resourcesABOUT MT AUTHOR GUIDELINES CLASSIFIEDS EDITORIAL CALENDAR MEDIA GUIDE MASSAGE MART SCHOOLS & EDUCATION FEEDBACK
Interprofessionalism: What it Means and Why You Should Care
Interprofessionalism in education and in practice is a growing trend across health care in the United States. The idea that team-based care and collaborative practice can improve health care has been around more than 50 years.
Window of the Sky Points
The acupuncture points known as Window of the Sky are a modern creation. There is no reference in Chinese medical texts for an acupuncture point category called Window of the Sky.
Chiropractic Around the World: WFC Country Reports December 2015
The following country updates are reprinted with permission from the December 2015 World Federation of Chiropractic (WFC) Quarterly World Report. Information is excepted for space and edited to DC-specific style guidelines.
Lab Rats (Roaming the Streets)
The title of this article is an accurate description of American consumers (regardless of age) in the modern era.
Ethics: The Glue That Holds Us Together
Kudos to the National Certification Commission for Acupuncture and Oriental Medicine (NCCAOM) for creating a code of ethics for the nationwide profession and for deciding to make courses in ethics a requirement for certification renewal.
RAND Study Recruiting DCs
Dr. Ian Coulter, RAND / Samueli chair for integrative medicine and senior health policy researcher for the RAND Corporation, has issued a call for participation, recruiting doctors of chiropractic for a practice-based research study that will examine "the impact of evidence, outcomes, costs and patient preferences on the choice of treatment for chronic low back pain and neck pain."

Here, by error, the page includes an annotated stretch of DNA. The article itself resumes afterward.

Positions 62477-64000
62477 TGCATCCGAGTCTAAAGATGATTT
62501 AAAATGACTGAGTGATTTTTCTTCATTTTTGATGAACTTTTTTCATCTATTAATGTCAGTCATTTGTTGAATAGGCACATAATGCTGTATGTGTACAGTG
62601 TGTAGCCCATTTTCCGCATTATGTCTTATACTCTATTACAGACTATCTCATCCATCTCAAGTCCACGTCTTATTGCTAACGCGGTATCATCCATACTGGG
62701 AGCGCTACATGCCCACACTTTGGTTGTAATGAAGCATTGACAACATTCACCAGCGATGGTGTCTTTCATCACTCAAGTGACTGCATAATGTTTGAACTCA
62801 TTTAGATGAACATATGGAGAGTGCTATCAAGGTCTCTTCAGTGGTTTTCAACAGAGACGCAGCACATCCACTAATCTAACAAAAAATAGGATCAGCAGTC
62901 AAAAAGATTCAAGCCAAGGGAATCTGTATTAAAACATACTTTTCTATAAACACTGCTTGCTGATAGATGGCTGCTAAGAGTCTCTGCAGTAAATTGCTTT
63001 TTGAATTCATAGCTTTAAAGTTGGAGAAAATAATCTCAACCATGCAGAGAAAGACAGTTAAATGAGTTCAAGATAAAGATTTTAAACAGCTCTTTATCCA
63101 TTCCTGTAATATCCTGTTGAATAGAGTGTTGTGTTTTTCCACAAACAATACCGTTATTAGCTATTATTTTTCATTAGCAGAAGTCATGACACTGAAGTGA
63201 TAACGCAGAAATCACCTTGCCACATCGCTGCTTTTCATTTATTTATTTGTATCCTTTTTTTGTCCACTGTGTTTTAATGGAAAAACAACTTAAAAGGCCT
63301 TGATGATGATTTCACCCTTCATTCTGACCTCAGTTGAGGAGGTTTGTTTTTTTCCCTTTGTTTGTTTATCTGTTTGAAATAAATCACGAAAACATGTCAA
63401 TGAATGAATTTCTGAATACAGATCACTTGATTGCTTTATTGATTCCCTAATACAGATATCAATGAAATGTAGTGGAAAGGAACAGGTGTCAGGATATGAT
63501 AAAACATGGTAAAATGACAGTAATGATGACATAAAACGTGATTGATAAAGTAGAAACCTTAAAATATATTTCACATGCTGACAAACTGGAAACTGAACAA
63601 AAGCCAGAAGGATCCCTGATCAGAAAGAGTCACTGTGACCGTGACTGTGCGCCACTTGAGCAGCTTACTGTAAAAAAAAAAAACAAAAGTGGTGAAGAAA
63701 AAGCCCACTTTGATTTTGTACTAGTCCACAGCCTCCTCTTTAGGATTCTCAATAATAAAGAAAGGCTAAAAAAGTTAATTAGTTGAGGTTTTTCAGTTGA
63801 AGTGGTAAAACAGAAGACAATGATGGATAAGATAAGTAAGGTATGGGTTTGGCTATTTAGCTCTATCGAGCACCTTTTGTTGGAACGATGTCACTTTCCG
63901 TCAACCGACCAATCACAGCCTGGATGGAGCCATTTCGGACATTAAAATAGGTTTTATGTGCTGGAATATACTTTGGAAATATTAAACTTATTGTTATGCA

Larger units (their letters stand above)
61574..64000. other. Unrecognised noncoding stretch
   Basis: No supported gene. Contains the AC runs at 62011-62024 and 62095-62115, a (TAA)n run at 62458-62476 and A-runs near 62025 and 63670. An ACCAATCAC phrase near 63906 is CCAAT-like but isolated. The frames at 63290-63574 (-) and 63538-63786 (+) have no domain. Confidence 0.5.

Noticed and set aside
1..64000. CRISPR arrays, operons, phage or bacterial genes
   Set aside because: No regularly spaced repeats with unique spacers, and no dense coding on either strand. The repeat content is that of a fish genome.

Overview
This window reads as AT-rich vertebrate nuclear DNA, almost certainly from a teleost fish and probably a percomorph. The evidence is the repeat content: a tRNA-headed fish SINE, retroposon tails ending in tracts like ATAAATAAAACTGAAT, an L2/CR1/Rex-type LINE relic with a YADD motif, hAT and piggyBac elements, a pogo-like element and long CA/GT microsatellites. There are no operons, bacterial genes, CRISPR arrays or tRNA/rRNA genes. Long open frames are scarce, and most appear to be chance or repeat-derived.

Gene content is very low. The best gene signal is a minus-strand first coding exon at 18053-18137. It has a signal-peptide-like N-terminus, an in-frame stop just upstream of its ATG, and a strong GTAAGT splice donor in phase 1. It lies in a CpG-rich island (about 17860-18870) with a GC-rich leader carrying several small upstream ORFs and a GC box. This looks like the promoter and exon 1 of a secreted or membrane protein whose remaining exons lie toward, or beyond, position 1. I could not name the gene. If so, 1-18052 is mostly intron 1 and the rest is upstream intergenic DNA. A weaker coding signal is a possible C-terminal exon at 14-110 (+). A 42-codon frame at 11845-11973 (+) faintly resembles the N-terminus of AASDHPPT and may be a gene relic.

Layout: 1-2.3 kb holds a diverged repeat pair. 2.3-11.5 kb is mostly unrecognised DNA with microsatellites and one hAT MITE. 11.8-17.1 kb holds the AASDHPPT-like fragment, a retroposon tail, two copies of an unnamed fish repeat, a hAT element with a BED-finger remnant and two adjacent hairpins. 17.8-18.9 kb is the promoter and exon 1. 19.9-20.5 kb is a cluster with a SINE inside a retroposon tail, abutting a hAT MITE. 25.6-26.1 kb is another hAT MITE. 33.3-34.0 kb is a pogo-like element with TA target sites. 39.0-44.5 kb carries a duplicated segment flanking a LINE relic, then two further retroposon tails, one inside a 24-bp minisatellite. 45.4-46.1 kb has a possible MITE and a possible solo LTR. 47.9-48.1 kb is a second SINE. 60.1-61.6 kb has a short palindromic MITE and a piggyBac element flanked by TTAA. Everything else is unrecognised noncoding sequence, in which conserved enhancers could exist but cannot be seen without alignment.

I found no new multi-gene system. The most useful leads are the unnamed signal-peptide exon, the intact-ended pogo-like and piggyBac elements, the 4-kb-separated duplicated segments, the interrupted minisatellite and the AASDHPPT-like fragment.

Enhancing Performance in Cross-Fit Athletes
Cross-fitness centers are expanding in number and increasing in popularity. To remain relevant to this growing portion of society, practitioners need to learn about the exercises and injuries common to this group.
The Roots of Insomnia
One of the most common clinical presentations is insomnia. Next to digestive disorders, sleep disorders are one of the most common complaints the clinician will encounter in daily practice.
Do Doctors Lie to Patients? (Do You Lie to Yours?)
In a previous column ["When Patients Lie (Bribe or Flatter)," Oct. 1, 2015], I discussed the issue of patients lying to doctors, and the many reasons why this can occur.
Taking Another Step Toward a Secure Future
In 2008, the Council on Chiropractic Guidelines and Practice Parameters (CCGPP) released a literature review on chiropractic care for low back disorders.
How to Humanize Your Content to Create Stronger Relationships
Content marketing is about building relationships, whether that is through updates on social media, offers on your website, blog posts, email campaigns, or even printed material. Now days a business needs to make a human connection.
Is There a Neurological Basis and Correction for Macular Degeneration?